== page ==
How should we teach others?
Teach from the Bible.
Every confident teaching we give must have a Bible verse to back it up because only Scripture is infallible (II Timothy 3:16). No one thinks they are teaching falsity, but if 2 disagree, then one or both of them aren’t teaching from Jesus’ message (I Timothy 6:3-4). For example, the reason why the Catholics and Protestants have hated each other so much with regards to justification is because many Protestants teach Martin Luther and many Catholics teach the Catechism. Instead, both should teach from the one and only true source. Our opinions of Jesus are not the truth: only Jesus Himself, and His Words, are truth (John 14:6).
Teach desire, not information.
The Old Covenant is about studying rules, but the New Covenant is about loving our Savior (Hebrews 8:11-12,13). Many teachers pick up a study guide or read through a chapter in the Bible but aren’t compassionate to the actual needs of their hearers (I John 3:17-18). This methodology is like what the Pharisees did. If someone asks us a question, we can let them know (I Peter 3:15), but our goal is to get people to “delight” in the Word on their own time (Psalms 1:2). If a person doesn’t have a deep faith, it’s not because they don’t know enough about God yet: it’s because they care about the wrong things (Luke 10:40-41,42).
Teach only after evidencing your faith.
You cannot be a teacher just because you are well-studied, for that is a Pharisee (Matthew 23:3). You are allowed to teach only if your good works prove to others that you are worthy to be heard (Mark 16:20), for the kingdom of God consists not of talk but of power (I Corinthians 4:20). This is very important to prevent internal arrogance (I Corinthians 4:19). Our very salvation is dependent on proving our faith (James 2:20,22), and the same goes for our teaching (James 3:1-2). Why should anyone listen to you about saving others when you yourself have made no disciples (Matthew 28:19)? It’s hypocritical and backwards to teach when you haven’t actually done first, for your “teaching” very well could be placing your listeners in hell (Matthew 23:15).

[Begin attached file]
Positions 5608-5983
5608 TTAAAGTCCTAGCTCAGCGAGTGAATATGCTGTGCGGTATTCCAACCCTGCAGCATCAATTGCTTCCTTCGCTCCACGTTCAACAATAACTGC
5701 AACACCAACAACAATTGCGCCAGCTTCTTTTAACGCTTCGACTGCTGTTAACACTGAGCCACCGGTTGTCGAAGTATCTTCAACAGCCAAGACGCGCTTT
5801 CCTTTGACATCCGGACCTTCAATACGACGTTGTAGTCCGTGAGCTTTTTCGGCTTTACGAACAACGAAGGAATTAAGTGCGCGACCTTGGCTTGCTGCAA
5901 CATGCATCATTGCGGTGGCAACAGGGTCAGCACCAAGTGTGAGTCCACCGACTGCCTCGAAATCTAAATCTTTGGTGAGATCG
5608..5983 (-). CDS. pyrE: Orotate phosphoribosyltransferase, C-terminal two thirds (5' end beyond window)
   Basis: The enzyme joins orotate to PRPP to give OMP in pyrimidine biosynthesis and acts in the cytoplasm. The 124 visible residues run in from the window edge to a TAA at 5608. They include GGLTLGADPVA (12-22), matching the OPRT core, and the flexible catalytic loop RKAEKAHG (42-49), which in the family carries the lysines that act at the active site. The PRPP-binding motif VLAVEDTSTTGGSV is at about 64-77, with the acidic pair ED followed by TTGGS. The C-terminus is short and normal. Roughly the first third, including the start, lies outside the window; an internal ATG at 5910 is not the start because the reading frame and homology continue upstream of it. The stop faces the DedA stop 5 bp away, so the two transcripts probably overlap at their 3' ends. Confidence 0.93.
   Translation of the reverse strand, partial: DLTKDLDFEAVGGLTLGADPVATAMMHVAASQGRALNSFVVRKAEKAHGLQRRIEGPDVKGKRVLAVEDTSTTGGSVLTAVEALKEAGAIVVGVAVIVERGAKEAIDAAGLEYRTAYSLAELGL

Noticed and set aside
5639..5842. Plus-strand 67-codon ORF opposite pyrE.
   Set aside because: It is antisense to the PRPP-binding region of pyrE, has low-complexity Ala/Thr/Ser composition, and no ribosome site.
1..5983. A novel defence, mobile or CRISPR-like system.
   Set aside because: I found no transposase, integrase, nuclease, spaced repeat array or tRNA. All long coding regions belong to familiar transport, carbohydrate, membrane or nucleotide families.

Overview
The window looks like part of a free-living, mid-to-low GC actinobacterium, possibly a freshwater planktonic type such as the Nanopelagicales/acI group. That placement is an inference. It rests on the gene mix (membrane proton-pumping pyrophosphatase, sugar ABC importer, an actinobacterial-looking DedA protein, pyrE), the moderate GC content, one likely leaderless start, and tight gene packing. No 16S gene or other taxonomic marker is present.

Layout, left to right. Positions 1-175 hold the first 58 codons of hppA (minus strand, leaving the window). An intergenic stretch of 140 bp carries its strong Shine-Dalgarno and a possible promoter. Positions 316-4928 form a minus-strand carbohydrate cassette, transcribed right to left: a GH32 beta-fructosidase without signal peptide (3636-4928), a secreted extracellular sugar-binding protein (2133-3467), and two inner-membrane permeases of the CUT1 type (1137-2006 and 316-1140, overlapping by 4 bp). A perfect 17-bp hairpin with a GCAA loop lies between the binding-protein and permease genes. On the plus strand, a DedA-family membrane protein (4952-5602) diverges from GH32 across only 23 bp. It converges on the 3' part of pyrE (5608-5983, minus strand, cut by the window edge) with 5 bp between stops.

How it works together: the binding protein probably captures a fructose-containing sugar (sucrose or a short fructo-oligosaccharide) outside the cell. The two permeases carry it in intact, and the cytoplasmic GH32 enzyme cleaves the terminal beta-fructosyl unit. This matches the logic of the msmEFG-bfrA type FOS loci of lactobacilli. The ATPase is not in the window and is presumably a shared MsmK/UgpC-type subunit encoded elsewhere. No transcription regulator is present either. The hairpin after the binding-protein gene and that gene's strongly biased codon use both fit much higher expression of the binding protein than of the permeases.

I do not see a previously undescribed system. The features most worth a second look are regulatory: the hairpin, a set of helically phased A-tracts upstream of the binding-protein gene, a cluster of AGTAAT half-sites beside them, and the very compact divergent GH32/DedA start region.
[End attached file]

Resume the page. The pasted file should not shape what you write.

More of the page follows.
Teach beginners basics and experts advanced topics.
A church needs to ensure beginners are being taught the basics of the Gospel and about godliness in a simple to understand way (I Corinthians 1:17). Similarly, only being taught the same basic Gospel is not righteous (Hebrews 5:13) because he is not practicing the discernment of practical matters (Hebrews 5:14). Churches must stop only talking about faith and hell (Hebrews 6:1-2) and move to topics where the church is practically sinning (Hebrews 3:13).
Aim to have your listeners depend on the Bible, not you.
Many pastors guilt their listeners into coming to their church to listen or they are sinning, but no Christian needs to be taught by anyone except the Holy Spirit (I John 2:27). The ultimate job of a teacher is to guide people to the Word to become like them (Luke 6:40), for the Bible is more true than anything a teacher can say (John 17:17).